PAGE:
The full cast of Modern Family, as they were in season one of the show.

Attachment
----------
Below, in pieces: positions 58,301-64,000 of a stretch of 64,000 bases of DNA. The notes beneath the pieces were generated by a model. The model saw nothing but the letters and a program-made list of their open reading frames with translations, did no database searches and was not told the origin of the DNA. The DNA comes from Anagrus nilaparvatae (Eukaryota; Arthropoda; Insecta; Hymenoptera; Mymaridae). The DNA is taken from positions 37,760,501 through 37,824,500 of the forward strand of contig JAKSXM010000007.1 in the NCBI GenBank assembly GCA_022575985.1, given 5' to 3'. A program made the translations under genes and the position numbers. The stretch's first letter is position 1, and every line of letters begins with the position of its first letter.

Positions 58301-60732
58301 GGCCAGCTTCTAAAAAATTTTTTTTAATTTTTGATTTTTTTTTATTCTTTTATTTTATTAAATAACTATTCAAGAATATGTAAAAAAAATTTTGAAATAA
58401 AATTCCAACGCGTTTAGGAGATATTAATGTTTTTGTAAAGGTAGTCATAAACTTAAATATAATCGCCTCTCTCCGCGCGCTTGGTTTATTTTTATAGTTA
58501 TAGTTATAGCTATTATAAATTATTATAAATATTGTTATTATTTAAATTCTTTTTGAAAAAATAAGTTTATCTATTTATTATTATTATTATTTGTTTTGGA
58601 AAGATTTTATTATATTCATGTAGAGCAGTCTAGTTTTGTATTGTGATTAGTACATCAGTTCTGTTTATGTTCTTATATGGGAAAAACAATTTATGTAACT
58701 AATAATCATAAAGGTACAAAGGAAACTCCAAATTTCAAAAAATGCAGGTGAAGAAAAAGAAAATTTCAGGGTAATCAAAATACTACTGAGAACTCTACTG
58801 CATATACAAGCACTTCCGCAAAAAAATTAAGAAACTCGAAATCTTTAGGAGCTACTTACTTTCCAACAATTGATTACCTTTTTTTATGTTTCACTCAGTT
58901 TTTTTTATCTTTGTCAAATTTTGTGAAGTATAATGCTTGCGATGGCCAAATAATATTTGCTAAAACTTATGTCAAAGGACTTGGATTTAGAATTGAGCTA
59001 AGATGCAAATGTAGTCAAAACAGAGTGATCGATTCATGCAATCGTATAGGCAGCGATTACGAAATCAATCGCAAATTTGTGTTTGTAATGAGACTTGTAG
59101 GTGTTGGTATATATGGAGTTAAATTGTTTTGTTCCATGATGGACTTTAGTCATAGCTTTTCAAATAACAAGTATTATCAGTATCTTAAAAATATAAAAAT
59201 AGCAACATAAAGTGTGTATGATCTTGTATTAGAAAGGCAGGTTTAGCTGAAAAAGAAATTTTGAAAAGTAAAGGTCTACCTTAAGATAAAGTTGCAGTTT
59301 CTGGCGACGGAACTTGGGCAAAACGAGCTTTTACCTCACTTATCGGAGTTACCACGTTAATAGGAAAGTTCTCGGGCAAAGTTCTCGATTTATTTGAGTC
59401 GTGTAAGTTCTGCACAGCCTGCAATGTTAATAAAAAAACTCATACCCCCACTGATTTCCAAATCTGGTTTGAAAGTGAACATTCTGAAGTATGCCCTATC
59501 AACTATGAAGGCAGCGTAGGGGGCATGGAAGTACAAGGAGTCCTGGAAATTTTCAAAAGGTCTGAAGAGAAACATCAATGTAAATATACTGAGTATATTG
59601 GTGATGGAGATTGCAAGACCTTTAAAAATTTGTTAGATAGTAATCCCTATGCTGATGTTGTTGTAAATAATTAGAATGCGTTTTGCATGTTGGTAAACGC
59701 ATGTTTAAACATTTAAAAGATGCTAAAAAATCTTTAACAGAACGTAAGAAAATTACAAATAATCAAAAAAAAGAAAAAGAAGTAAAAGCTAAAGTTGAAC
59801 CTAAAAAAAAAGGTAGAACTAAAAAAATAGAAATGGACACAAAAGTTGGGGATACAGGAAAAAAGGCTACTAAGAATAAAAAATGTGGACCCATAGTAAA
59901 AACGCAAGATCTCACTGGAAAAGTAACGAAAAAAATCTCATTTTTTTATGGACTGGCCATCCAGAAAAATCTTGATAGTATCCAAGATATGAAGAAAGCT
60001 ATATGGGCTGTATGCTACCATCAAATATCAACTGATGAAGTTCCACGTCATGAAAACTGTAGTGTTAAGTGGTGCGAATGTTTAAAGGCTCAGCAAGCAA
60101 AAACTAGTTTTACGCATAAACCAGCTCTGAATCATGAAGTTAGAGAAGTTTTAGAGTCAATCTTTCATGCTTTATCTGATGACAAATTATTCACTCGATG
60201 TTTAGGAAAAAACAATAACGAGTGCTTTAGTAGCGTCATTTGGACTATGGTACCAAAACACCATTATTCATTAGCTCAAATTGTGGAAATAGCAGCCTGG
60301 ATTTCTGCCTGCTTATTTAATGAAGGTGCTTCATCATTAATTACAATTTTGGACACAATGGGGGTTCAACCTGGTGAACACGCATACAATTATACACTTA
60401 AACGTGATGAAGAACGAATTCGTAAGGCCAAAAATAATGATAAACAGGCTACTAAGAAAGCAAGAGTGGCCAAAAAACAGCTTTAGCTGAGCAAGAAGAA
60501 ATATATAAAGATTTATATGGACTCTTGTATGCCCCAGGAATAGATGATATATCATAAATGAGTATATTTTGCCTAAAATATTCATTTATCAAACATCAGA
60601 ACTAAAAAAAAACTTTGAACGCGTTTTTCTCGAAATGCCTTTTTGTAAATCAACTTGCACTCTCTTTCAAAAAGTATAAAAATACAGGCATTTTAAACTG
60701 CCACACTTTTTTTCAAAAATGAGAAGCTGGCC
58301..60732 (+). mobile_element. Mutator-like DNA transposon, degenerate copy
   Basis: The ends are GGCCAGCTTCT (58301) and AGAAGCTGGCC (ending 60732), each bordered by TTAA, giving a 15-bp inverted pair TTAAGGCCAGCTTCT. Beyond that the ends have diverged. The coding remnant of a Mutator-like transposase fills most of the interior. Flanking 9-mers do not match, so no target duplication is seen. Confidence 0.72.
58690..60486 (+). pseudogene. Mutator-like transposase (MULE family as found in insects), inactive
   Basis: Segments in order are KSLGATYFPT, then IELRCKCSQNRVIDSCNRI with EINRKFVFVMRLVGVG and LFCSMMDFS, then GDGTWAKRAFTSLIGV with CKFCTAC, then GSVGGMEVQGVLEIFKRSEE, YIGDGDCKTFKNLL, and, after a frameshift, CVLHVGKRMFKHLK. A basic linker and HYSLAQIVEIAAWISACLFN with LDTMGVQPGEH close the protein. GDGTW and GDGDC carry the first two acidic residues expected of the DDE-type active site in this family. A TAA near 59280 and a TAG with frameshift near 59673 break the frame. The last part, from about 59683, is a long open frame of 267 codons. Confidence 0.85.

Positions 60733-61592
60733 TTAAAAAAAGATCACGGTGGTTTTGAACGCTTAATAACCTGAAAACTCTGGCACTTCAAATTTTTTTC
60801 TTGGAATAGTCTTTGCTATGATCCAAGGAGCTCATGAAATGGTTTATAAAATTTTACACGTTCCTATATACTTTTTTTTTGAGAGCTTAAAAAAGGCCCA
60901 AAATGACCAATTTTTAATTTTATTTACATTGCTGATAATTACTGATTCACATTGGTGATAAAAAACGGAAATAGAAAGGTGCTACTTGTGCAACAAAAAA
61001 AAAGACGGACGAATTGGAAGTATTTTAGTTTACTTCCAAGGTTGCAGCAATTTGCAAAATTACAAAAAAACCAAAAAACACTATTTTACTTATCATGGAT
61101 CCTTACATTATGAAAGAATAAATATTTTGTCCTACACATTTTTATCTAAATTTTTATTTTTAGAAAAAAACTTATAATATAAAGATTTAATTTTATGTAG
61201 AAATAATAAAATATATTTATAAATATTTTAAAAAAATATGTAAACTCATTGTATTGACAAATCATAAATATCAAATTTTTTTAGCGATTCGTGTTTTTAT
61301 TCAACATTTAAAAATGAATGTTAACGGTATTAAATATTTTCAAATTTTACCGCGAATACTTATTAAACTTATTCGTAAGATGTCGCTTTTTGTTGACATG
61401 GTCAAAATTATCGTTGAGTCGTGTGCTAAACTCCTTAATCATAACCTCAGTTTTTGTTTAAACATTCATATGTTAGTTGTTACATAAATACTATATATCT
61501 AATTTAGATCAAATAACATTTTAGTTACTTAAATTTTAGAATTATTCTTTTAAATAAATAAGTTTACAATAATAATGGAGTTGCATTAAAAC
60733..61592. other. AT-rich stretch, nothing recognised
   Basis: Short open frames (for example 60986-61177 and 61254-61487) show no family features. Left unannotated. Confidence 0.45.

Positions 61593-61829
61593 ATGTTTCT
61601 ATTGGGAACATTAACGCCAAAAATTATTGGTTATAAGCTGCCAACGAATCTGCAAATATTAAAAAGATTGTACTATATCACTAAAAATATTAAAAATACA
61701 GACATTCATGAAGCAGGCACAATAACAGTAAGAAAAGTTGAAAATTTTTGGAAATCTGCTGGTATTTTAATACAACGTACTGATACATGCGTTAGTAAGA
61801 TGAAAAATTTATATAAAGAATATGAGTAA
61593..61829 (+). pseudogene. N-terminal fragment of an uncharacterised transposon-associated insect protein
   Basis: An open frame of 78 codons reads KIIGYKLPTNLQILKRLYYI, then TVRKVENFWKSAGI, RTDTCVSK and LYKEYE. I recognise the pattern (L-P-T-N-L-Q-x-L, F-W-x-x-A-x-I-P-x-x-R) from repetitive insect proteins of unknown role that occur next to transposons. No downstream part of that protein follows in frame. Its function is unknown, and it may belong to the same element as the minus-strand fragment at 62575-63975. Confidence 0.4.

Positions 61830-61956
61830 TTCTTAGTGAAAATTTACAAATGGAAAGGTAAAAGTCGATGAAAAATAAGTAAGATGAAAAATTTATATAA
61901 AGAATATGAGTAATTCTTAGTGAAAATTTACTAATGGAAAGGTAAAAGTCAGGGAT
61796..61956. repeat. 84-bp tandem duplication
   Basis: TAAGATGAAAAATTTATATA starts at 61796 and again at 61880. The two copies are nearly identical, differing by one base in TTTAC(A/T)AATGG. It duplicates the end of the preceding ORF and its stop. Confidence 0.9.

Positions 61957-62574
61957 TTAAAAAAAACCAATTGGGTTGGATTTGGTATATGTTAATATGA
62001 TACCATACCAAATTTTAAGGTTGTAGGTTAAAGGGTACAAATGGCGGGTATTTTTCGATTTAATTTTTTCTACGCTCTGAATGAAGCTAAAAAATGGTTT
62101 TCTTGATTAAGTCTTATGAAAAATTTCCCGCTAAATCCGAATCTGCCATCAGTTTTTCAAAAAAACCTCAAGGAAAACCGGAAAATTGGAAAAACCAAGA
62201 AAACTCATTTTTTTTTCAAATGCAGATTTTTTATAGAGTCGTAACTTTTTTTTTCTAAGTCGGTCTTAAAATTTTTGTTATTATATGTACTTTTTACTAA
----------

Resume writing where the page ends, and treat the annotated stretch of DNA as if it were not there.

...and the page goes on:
The true success of Modern Family is that none of the characters can be immediately earmarked as The Annoying One. At various points throughout the series, each character finds themselves in a marked moment of conflict; be it within their immediate personal relationship, or their stand-out family unit, or with the family as a whole (except Phil, who is a sweet, beautiful angel who must be protected at all costs); but never is one character annoying for the audience. This is especially impressive given that the show starts with 5 child characters, and expands to 6 in season 4 – it’s not secret that on-screen children can often be irritating due to being written by adults and seeming off in their characterisation, but it’s a credit to the show’s writing team and to the actors they cast that all of the children of Modern Family are engaging, entertaining and naturalistic in their attitudes and behaviours. The Dunphy children in particular are an effective family unit, and the portrayal of Hayley and Alex being at consistent loggerheads (with the exception of when they unite to torment the younger Luke) is certainly in keeping of the anecdotal experiences I’m familiar with from friends who grew up in similar family dynamics. With a lesser team, the reliance of quite rigid archetypal personifications doesn’t detract from their characters in any way; and the dynamic between the pretty, popular Hayley and the nerdy, more reclusive Alex is an effective driver in many storylines in earlier seasons. Similarly, while Manny’s “old before his time” characterisation could easily have come off as annoying or overly stylised, when contrasted against Jay’s older patriarch trying to hold onto his youth (especially for the benefit of his younger wife); it works very effectively.